Jedediah Purdy's new book, Being America: Liberty, Commerce and Violence in an American World (Knopf, 2003) is a long but absorbing essay on the liberal temperament. Liberal temperament has little to do with 'liberal' politics as they've been practiced in this country since the Great Depression; although in favor of effective government regulation of commerce, it takes a more conservative dislike to social engineering. But politics in America is not Mr Purdy's subject. Traveling around the world and talking to young people like himself (and also a few older ones, such as Infosys founder N. R. Narayana Murthy), Mr Purdy combs through the inconsistencies in foreign responses to the United States. These inconsistencies, on balance, appear to stem from the difference between looking at the United States as a possible destination (in which case it's very attractive) and looking at it as a world power (in which case it's a bully). Although Mr Purdy does not press the point, it appears that America is a great country to live in and a terrible one not to live in - everyone, American and foreigner, seems to agree about that. (I hasten to note that Being America does not travel to France, or to any other European country, either; aside from an account of the Zapatista uprising in Chiapas, the other countries on this side of the world are also bypassed.)
Inconsistency is familiar to anyone with a liberal temperament, because liberal values can be counted upon to collide. Tolerance and justness are difficult for anyone to reconcile, for a sense of justice will not tolerate clear offenses, while tolerance in its turn will not allow self-righteous punishment. (This is one reason why liberals are seen, by illiberal people, to be 'soft on crime.' Illiberal people are sure of themselves - that's the giveaway.) The liberal impulse to let bygones be bygones often conflicts not only with the liberal sense of justice but also with the liberal characteristic that illiberals dislike most: the habit of critical response. Liberals don't take things on faith; their idea of loyalty is a complicated affair compared to the lockstep reliability of today's conservative right, which appears to have given up thinking altogether, in favor of prayer. Liberals aren't universal skeptics, but they're skeptical of authority. They can imagine - they may even know; is it any wonder that so many, possibly most, liberals appear to come from affluent, even privileged backgrounds - what power feels like; they can guess its temptations. Above all, liberals are aware of their own conflicted views.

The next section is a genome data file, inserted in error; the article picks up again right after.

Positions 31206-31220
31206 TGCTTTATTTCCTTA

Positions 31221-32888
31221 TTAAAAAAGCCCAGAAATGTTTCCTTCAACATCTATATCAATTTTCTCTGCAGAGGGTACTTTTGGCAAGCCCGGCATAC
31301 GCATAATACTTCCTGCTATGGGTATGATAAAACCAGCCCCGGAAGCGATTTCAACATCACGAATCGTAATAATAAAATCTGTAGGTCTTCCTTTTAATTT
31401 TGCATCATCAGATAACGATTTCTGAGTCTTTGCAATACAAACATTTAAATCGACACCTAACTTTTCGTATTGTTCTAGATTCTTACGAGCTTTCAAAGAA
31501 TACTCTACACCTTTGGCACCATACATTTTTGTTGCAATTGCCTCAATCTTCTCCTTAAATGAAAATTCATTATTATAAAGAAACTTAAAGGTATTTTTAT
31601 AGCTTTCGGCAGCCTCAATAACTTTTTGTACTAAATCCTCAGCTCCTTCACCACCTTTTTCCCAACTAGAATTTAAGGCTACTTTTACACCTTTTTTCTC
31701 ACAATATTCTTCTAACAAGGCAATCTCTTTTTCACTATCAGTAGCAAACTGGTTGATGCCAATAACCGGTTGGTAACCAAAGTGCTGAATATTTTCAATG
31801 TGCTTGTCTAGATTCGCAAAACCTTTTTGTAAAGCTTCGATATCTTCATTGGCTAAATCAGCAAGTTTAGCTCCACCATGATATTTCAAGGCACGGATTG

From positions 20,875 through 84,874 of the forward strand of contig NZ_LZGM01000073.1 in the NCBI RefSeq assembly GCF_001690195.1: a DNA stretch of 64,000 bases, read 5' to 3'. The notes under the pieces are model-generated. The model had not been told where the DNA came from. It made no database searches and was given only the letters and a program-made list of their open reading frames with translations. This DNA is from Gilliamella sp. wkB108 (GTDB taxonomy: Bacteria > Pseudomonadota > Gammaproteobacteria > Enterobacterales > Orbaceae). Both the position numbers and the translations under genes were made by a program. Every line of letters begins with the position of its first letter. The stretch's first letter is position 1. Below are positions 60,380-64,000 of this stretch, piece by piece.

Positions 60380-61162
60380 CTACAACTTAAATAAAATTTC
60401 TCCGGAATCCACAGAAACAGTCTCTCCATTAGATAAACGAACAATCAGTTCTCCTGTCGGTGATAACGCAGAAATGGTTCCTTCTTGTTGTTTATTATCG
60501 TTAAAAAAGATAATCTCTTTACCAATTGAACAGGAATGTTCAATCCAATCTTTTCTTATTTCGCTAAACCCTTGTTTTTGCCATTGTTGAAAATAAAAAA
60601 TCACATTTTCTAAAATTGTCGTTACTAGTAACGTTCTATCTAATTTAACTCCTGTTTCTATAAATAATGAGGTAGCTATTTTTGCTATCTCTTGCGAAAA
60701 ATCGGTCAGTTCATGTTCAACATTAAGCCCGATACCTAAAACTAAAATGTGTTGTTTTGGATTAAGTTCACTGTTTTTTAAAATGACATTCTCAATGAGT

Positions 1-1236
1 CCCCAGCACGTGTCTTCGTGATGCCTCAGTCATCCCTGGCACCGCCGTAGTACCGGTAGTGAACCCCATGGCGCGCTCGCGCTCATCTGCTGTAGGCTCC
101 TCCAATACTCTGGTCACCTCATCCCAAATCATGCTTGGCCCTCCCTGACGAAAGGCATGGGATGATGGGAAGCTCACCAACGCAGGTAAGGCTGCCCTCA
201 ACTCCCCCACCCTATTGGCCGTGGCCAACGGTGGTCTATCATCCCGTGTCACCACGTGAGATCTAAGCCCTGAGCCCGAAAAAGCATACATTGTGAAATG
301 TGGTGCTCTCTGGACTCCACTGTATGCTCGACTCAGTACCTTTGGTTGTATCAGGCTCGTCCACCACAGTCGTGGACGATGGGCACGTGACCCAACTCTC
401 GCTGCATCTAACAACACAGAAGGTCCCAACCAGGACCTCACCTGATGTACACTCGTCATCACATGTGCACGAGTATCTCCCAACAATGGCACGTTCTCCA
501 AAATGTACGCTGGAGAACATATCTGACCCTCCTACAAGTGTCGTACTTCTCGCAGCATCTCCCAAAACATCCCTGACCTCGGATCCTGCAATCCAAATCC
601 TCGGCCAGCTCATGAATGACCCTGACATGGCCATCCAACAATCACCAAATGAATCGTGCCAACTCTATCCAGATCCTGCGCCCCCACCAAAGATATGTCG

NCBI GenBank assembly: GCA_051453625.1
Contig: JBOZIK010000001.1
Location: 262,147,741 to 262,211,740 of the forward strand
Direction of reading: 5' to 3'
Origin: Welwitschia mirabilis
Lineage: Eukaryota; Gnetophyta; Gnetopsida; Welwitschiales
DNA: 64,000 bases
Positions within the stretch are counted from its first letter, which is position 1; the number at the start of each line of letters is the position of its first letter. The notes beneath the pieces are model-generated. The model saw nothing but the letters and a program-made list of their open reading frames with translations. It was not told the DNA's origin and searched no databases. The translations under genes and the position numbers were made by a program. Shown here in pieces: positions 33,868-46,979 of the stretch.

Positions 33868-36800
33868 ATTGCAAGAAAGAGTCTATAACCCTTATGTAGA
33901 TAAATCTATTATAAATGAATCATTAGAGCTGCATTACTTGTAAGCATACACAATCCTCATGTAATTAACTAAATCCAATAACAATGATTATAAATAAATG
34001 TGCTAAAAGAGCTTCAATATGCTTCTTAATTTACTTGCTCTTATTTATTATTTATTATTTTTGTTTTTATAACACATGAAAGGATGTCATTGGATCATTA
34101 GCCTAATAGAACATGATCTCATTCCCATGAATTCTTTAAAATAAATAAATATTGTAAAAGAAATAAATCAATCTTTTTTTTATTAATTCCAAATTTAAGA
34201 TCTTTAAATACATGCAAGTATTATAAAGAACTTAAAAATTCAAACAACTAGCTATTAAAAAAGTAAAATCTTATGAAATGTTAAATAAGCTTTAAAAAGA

The foreigners whom Mr Purdy talks with, in contrast, seem altogether unaware that their hatred of America and their equally enthusiastic admiration of America (which usually manifests itself, as I've noted, by a desire to emigrate to the United States) are incompatible. It's possible that they see something we don't - that the American Government and the American people are two very different things - but it appears to be more likely that they simply haven't acquired critical habits of thought. The centers of resistance to American might that run like a necklace from Cairo to Beijing are governed by authoritarian regimes that have hardly encouraged the free expression of ideas, a sine qua non for the exercise of liberal temperament. Mr Purdy doesn't try (very hard) to change the minds of any of his interlocutors; rather he hopes that improved economies and extended civil rights might have the chance to bring them round. He shares Montesquieu's faith in doux commerce - the civilizing power of business. So do I, although I wish that Mr Purdy had more to say about the scale of business. Why do small businesses seem so vital and enriching (at least to passers-by), while large corporations seem to suck the life out of everything? Well, the author has plenty of time to get round to this.